Gilbert Gottfried is a scream

American comedian Gilbert Gottfried, whose most celebrated role was the voice of the parrot in the Disney movie Aladdin, brought his quirky brand of stand-up humor to Canada recently (1997) for two sold-out shows at Yuk Yuk’s Comedy Superclub as part of the Toronto Comedy Festival.

Gottfried responds to the audience’s welcoming applause by pleading with his listeners not to get out of control “because you’ll poke someone’s eye out.” Thus begins an hour-long stream-of-consciousness comic monologue that is devastatingly funny, occasionally shocking and perhaps even irredeemably tasteless at times.

Gottfried squints through most of his set, hardly seeming to notice the audience. When not struggling contortedly with the microphone stand, he holds his head with two hands as if gripped by a migraine. His stage persona is that of the quintessential nerd, monumentally insensitive and neurotic as he compulsively pokes fun at sacred cows.

For instance, he explains that while it’s possible to feed a starving family in the Third World for just 25 cents a week, “I’d rather have a quarter for laundry — I’d rather let your family starve to death so I can have clean socks.”

He jokes about the survivors of a plane crash in the Andes who resorted to cannibalism to stay alive, about people with bladder-control problems, about the mass suicides within the Jim Jones cult, about mass murderers like Charles Manson and John Wayne Gacy, about Hitler and the Holocaust.

Asked once what goes through his mind when he’s on stage, Gottfried replied, “Everything. The Holocaust … my laundry … whether waxed or unwaxed dental floss is better … whether the mint flavor on toothpicks is poisonous … how many bristles are in a hairbrush.”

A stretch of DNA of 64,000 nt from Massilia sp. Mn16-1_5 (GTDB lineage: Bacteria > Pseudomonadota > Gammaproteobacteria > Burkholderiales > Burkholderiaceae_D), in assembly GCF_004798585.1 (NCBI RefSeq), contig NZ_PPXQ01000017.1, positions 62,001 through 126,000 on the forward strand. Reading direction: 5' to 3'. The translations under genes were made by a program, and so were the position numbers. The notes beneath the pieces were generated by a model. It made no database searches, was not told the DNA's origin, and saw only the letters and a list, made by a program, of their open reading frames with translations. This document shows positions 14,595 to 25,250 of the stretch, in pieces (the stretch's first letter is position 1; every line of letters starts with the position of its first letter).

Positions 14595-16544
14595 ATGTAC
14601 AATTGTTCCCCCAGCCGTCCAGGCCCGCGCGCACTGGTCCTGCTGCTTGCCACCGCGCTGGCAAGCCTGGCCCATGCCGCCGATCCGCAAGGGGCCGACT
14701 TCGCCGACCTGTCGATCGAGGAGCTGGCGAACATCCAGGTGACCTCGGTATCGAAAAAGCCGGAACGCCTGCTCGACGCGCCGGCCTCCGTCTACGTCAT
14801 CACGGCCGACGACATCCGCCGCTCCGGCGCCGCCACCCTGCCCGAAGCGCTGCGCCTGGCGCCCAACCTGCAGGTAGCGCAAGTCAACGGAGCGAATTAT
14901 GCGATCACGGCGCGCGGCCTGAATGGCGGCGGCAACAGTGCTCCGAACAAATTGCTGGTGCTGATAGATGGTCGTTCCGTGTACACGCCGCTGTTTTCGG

Although it is disconcerting to hear mundane subjects discussed between references to genocide, there seems to be method to Gottfried’s madness. A child of survivors, he seems to be saying that the Holocaust and other atrocities of this century, besides brutalizing millions of victims, have desensitized the rest of us into a callous numbness.

Strangely, his monologue is peppered with references to things that occurred 25 years ago or more, including the moon landing, the movie Planet Of The Apes and the TV show Hogan’s Heroes. Modern references — such as the following — pop up only infrequently: “I was so happy that O.J. has the kids now,” he announces, with typical razor-sharp irony. “I think he’ll be a good father. If you have O.J. as a father, when he tells you to do your homework, you do it.”

The Jews are a favorite sacred cow of Gottfried’s. For instance, he satirizes the way “Jews have to announce everything. If you’re Jewish, you can’t keep anything in your head. If you drink a glass of water, you say, ‘Oh, this is good water. Before I was thirsty, but now I’m not.’ You could put a Jew in the desert, all alone. He’d say, ‘Gee, it’s hot in here. Look at all this sand! Who needs so much sand?'”

There’s more than something nerdish about the way Gottfried repeatedly grips his head. The pose evokes an hysteria reminiscent of the figure in The Scream, the famous Edward Munch drawing now in Toronto. With his rich trademark voice, Gottfried tramples on our deepest fears and sensitivities as he delivers stand-up comedy for the post-Holocaust era. ♦

© 1997